Rest During the Flight into Egypt

Rest During the Flight into Egypt, 1595, Caravaggio, Galleria Doria Pamphilj, Rome
Rest During the Flight into Egypt, 1595, Caravaggio, Galleria Doria Pamphilj, Rome

The “Rest during the Flight into Egypt” is one of the masterpieces of the young Caravaggio. The composition is divided by the figure of the angel seen from behind, intent on playing the violin, a rather innovative iconographic element, which has only the odd precedent in Italian figurative tradition.

On the left, S. Giuseppe, portrayed very realistically, old and weary, holds the score; his head is next to that of the donkey. Note, in the far left corner, the flask stoppered with a rag and with part of the cording unstuck, a notable trace of the painter’s vocation towards still life, that is to say the vivid and effective portrayal of inanimate objects.

To the right of the angel, surrounded by lush vegetation, there is the Madonna, asleep with the Child in her arms. Both are depicted in an idealized manner and the beauty of their features contrasts with naturalistic rendering of S. Giuseppe.

The “Rest during the Flight into Egypt” is the first picture with a biblical story and of large size painted by the young Caravaggio. Having arrived in Rome at the beginning of the 1590s, Caravaggio had in fact started with pictures of small size and of profane and allegorical themes. His subjects were isolated figures or half-length figures, such as the “Bacchino Malato” and the “Boy with the basket of fruit” in the Galleria Borghese, or the “Concert” in New York and the “Cardsharpers” in Fort Worth.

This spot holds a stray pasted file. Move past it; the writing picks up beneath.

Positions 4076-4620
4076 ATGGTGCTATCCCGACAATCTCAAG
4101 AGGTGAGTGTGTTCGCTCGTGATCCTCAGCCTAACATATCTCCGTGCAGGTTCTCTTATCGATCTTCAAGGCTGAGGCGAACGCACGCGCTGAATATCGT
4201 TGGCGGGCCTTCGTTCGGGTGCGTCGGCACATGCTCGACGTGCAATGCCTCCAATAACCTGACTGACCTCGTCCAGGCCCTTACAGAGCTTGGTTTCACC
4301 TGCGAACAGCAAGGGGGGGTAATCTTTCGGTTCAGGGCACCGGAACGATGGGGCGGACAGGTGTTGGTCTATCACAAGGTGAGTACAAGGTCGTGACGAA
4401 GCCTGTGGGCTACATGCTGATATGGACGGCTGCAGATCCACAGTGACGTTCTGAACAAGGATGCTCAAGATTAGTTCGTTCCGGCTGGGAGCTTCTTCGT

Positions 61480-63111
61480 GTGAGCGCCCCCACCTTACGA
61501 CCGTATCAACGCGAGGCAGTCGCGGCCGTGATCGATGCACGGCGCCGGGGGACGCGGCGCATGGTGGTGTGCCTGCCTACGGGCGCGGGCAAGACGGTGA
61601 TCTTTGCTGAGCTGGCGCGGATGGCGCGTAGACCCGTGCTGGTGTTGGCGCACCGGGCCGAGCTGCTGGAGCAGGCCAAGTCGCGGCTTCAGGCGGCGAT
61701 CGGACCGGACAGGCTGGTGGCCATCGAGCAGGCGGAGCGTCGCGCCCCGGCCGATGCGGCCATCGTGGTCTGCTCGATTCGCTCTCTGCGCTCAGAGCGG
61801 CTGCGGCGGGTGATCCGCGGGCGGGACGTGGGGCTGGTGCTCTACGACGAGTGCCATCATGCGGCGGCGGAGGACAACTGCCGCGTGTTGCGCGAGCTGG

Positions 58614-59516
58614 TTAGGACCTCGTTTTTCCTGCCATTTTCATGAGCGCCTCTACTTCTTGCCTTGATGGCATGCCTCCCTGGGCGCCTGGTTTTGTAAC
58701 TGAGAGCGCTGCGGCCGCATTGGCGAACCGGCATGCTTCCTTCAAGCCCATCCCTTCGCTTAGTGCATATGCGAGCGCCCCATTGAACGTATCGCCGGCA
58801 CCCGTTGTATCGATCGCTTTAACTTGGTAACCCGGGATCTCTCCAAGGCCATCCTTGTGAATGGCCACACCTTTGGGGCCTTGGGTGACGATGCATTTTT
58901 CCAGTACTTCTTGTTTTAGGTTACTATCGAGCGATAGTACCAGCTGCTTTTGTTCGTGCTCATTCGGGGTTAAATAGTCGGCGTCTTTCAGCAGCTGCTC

The “Rest” is datable to about 1595, and the Lombard formation and the Venetian heritage of the painter are still evident in the treatment of the landscape in the background and in the luminous tonalities.

One of Caravaggio’s characteristics, according to contemporary biographers, was to paint “with the example of nature before him”, that is to say with models.

Modern critics have found confirmation of this evidence in the recurrent presence of some of the figures in the paintings of these years. It seems that the painter used the same model for the Madonna as the one who posed for the “Magdalen” in the Doria Gallery; in the delicate profile of the angel, we can recognize the same young man who lent his features to the ingenuous gambler swindled by the cardsharpers in the canvas in Fort Worth.

The notes in the score are not picked out in a casual way, but follow a real musical piece. As has been demonstrated recently, it is a motet written by the Flemish composer, Noel Bauldwijn. The text, from the Song of Songs and dedicated to the Madonna, begins “Quam pulchra es”, “How beautiful you are”.

The theme of the music transports us to the refined world of Caravaggio’s clientèle, in which concerts and evening entertainments were appreciated and frequent.

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